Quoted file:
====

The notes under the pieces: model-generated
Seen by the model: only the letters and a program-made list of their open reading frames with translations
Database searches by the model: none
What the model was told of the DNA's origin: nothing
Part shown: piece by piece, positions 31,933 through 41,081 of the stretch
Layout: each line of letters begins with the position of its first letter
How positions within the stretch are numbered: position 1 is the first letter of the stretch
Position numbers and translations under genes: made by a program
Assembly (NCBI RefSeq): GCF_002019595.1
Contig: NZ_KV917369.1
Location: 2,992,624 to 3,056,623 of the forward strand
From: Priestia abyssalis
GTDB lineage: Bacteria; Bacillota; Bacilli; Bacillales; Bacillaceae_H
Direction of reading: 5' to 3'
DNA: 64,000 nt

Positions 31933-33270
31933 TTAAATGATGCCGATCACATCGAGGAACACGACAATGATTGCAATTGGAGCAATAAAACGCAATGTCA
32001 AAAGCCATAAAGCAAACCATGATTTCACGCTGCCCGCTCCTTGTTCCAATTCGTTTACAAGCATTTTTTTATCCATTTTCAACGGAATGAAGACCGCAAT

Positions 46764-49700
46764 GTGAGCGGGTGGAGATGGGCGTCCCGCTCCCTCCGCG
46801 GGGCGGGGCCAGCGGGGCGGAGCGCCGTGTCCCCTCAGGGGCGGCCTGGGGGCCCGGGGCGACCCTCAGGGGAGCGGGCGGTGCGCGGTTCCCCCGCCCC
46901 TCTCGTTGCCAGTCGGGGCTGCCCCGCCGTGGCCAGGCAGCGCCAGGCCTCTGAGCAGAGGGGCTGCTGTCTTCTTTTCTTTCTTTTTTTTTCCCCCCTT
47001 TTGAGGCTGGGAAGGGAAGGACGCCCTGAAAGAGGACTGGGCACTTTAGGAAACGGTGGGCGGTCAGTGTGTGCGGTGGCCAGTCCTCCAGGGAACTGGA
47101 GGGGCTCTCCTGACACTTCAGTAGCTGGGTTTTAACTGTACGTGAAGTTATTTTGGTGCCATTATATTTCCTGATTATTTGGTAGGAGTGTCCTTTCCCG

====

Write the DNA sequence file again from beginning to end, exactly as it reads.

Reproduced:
The notes under the pieces: model-generated
Seen by the model: only the letters and a program-made list of their open reading frames with translations
Database searches by the model: none
What the model was told of the DNA's origin: nothing
Part shown: piece by piece, positions 31,933 through 41,081 of the stretch
Layout: each line of letters begins with the position of its first letter
How positions within the stretch are numbered: position 1 is the first letter of the stretch
Position numbers and translations under genes: made by a program
Assembly (NCBI RefSeq): GCF_002019595.1
Contig: NZ_KV917369.1
Location: 2,992,624 to 3,056,623 of the forward strand
From: Priestia abyssalis
GTDB lineage: Bacteria; Bacillota; Bacilli; Bacillales; Bacillaceae_H
Direction of reading: 5' to 3'
DNA: 64,000 nt

Positions 31933-33270
31933 TTAAATGATGCCGATCACATCGAGGAACACGACAATGATTGCAATTGGAGCAATAAAACGCAATGTCA
32001 AAAGCCATAAAGCAAACCATGATTTCACGCTGCCCGCTCCTTGTTCCAATTCGTTTACAAGCATTTTTTTATCCATTTTCAACGGAATGAAGACCGCAAT

Positions 46764-49700
46764 GTGAGCGGGTGGAGATGGGCGTCCCGCTCCCTCCGCG
46801 GGGCGGGGCCAGCGGGGCGGAGCGCCGTGTCCCCTCAGGGGCGGCCTGGGGGCCCGGGGCGACCCTCAGGGGAGCGGGCGGTGCGCGGTTCCCCCGCCCC
46901 TCTCGTTGCCAGTCGGGGCTGCCCCGCCGTGGCCAGGCAGCGCCAGGCCTCTGAGCAGAGGGGCTGCTGTCTTCTTTTCTTTCTTTTTTTTTCCCCCCTT
47001 TTGAGGCTGGGAAGGGAAGGACGCCCTGAAAGAGGACTGGGCACTTTAGGAAACGGTGGGCGGTCAGTGTGTGCGGTGGCCAGTCCTCCAGGGAACTGGA
47101 GGGGCTCTCCTGACACTTCAGTAGCTGGGTTTTAACTGTACGTGAAGTTATTTTGGTGCCATTATATTTCCTGATTATTTGGTAGGAGTGTCCTTTCCCG